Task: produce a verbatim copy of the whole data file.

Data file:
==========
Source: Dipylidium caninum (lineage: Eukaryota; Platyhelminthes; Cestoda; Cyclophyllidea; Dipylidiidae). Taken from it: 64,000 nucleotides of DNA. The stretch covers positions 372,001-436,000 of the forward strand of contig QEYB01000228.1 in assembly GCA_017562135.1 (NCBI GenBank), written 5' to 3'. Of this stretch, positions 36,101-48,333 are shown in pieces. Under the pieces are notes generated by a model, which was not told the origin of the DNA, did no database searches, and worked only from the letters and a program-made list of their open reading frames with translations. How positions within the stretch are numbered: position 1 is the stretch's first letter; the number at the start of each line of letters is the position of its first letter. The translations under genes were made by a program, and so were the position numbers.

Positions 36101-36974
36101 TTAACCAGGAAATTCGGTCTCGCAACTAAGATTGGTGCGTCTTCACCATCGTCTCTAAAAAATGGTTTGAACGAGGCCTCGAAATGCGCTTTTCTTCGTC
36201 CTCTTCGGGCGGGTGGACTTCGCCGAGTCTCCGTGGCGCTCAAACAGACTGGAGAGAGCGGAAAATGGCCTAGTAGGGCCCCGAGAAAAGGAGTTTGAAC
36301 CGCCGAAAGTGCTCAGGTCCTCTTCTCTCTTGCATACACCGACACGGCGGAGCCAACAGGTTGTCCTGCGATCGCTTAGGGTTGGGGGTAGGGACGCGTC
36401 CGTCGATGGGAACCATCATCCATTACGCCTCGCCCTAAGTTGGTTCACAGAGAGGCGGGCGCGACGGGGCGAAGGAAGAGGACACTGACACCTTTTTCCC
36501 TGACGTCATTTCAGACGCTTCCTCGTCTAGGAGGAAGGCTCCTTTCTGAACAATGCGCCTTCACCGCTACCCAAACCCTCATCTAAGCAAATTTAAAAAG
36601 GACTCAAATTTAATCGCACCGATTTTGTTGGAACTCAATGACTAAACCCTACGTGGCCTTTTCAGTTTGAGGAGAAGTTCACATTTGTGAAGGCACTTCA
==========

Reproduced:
Source: Dipylidium caninum (lineage: Eukaryota; Platyhelminthes; Cestoda; Cyclophyllidea; Dipylidiidae). Taken from it: 64,000 nucleotides of DNA. The stretch covers positions 372,001-436,000 of the forward strand of contig QEYB01000228.1 in assembly GCA_017562135.1 (NCBI GenBank), written 5' to 3'. Of this stretch, positions 36,101-48,333 are shown in pieces. Under the pieces are notes generated by a model, which was not told the origin of the DNA, did no database searches, and worked only from the letters and a program-made list of their open reading frames with translations. How positions within the stretch are numbered: position 1 is the stretch's first letter; the number at the start of each line of letters is the position of its first letter. The translations under genes were made by a program, and so were the position numbers.

Positions 36101-36974
36101 TTAACCAGGAAATTCGGTCTCGCAACTAAGATTGGTGCGTCTTCACCATCGTCTCTAAAAAATGGTTTGAACGAGGCCTCGAAATGCGCTTTTCTTCGTC
36201 CTCTTCGGGCGGGTGGACTTCGCCGAGTCTCCGTGGCGCTCAAACAGACTGGAGAGAGCGGAAAATGGCCTAGTAGGGCCCCGAGAAAAGGAGTTTGAAC
36301 CGCCGAAAGTGCTCAGGTCCTCTTCTCTCTTGCATACACCGACACGGCGGAGCCAACAGGTTGTCCTGCGATCGCTTAGGGTTGGGGGTAGGGACGCGTC
36401 CGTCGATGGGAACCATCATCCATTACGCCTCGCCCTAAGTTGGTTCACAGAGAGGCGGGCGCGACGGGGCGAAGGAAGAGGACACTGACACCTTTTTCCC
36501 TGACGTCATTTCAGACGCTTCCTCGTCTAGGAGGAAGGCTCCTTTCTGAACAATGCGCCTTCACCGCTACCCAAACCCTCATCTAAGCAAATTTAAAAAG
36601 GACTCAAATTTAATCGCACCGATTTTGTTGGAACTCAATGACTAAACCCTACGTGGCCTTTTCAGTTTGAGGAGAAGTTCACATTTGTGAAGGCACTTCA